If their proposal becomes law, the Stopes Clinic, which opened in Belfast in October, would be unable to offer abortions, The Irish Times reported.
Abortion is only legal in Northern Ireland if continuing a pregnancy would be a great risk to a woman's physical or mental health. Fewer than 50 are carried out in the province every year.
Caitriona Ruane, a Sinn Fein legislator, said the republican party opposes the amendment because it would limit women's rights to obtain medically necessary abortions.
The Stopes Clinic, named after British birth control pioneer Marie Stopes, is the only private clinic in Ireland offering abortion.
Abortion is currently a controversial issue on both sides of the border. In the Republic of Ireland, where a woman died last year when doctors at a Galway hospital refused to end her pregnancy after she went into premature labor, officials are debating clarifying the law that permits abortion only when a woman's life is at risk.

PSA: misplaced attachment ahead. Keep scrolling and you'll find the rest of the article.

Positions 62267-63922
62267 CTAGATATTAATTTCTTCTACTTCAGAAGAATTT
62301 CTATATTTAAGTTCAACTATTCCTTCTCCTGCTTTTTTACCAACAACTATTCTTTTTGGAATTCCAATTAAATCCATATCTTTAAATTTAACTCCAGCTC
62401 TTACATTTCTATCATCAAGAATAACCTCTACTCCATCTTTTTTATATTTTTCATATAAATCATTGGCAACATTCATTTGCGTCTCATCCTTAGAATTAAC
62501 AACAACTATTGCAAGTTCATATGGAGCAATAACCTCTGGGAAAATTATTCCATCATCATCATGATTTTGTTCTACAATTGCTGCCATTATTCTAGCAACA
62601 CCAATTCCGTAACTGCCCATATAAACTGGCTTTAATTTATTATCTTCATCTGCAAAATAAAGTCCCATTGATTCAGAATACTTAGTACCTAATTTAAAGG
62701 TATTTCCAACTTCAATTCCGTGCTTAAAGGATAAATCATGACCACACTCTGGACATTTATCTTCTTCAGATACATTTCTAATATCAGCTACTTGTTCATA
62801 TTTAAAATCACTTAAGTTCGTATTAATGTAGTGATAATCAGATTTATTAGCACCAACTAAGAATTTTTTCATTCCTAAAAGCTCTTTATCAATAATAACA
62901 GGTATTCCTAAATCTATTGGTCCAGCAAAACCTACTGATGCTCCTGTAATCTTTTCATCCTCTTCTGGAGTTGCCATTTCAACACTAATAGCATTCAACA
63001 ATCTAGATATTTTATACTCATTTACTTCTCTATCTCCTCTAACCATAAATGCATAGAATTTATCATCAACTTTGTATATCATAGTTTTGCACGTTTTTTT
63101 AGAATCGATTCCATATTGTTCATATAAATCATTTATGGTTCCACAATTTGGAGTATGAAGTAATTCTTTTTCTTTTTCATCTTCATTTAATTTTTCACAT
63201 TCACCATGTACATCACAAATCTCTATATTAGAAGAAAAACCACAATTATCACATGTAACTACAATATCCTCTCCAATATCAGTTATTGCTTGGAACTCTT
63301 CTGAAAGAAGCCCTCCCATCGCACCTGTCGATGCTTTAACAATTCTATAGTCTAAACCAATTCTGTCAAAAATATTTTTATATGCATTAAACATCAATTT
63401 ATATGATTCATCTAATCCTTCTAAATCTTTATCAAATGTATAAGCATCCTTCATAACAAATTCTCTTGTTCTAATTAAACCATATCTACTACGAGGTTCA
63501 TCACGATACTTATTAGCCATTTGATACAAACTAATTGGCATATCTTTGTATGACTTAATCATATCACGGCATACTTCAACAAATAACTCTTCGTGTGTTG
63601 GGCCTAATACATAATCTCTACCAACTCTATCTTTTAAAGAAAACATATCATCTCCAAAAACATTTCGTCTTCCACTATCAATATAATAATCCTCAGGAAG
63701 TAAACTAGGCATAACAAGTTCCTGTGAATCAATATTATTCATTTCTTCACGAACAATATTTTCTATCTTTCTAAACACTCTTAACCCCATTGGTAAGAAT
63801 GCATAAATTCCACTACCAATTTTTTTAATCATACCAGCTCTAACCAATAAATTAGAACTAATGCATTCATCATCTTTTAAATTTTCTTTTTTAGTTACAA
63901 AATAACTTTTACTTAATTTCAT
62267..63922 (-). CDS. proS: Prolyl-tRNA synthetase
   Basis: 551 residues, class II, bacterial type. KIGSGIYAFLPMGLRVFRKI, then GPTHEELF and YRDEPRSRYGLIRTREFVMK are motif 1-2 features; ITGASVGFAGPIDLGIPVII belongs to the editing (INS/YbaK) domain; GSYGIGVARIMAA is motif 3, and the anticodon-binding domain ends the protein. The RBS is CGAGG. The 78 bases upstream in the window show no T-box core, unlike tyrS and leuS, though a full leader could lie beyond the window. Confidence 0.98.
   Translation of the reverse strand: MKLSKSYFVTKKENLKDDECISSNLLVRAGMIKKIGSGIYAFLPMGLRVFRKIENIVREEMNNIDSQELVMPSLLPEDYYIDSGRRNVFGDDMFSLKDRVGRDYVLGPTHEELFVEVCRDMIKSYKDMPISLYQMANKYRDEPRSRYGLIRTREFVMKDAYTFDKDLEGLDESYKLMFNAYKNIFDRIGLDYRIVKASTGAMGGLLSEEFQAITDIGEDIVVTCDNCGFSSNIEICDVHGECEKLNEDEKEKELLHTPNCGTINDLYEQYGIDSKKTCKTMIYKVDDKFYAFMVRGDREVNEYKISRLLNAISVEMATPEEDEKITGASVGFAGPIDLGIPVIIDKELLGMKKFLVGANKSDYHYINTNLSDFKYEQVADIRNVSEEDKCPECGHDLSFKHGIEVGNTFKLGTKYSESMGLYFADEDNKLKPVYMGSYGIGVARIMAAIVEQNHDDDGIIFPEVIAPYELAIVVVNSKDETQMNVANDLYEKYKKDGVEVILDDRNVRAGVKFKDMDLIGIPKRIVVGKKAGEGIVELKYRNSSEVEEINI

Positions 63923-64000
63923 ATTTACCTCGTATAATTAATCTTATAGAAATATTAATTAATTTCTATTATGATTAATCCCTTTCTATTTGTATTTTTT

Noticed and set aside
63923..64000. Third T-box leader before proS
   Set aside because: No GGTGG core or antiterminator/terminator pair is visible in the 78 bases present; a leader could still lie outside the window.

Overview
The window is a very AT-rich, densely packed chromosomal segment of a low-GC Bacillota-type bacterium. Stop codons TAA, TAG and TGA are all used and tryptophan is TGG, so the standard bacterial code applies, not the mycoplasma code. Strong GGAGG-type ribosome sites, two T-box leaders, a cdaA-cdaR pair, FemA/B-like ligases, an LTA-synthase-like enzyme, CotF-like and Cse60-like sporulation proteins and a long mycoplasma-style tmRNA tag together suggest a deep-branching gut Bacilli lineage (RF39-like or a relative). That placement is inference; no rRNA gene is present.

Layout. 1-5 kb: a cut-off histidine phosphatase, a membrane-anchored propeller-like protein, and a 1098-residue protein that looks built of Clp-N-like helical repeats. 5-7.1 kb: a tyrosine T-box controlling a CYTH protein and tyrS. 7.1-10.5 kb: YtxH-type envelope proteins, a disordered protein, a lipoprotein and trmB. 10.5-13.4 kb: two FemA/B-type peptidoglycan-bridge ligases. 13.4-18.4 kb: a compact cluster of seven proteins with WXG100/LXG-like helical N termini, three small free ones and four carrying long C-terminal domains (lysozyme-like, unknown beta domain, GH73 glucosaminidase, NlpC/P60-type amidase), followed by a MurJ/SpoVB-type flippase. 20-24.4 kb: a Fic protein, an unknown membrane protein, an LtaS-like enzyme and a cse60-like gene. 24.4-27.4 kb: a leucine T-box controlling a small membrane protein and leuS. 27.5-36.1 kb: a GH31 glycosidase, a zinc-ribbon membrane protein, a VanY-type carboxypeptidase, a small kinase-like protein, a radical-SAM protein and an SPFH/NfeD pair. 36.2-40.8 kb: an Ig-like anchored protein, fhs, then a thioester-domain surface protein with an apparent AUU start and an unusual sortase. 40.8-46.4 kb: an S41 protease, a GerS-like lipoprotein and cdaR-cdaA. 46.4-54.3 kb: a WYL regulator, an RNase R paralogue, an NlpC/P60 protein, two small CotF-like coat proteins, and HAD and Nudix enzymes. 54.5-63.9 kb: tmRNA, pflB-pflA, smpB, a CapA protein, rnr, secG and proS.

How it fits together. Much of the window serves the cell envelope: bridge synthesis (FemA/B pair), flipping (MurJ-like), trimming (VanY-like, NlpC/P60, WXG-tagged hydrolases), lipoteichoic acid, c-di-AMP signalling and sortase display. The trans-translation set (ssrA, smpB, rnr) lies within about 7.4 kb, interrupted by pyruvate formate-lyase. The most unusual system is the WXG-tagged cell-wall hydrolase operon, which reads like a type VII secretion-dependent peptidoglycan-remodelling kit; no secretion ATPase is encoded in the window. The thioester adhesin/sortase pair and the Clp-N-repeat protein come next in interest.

In Northern Ireland, the Department of Health has said it will release proposed changes to abortion guidelines next week.
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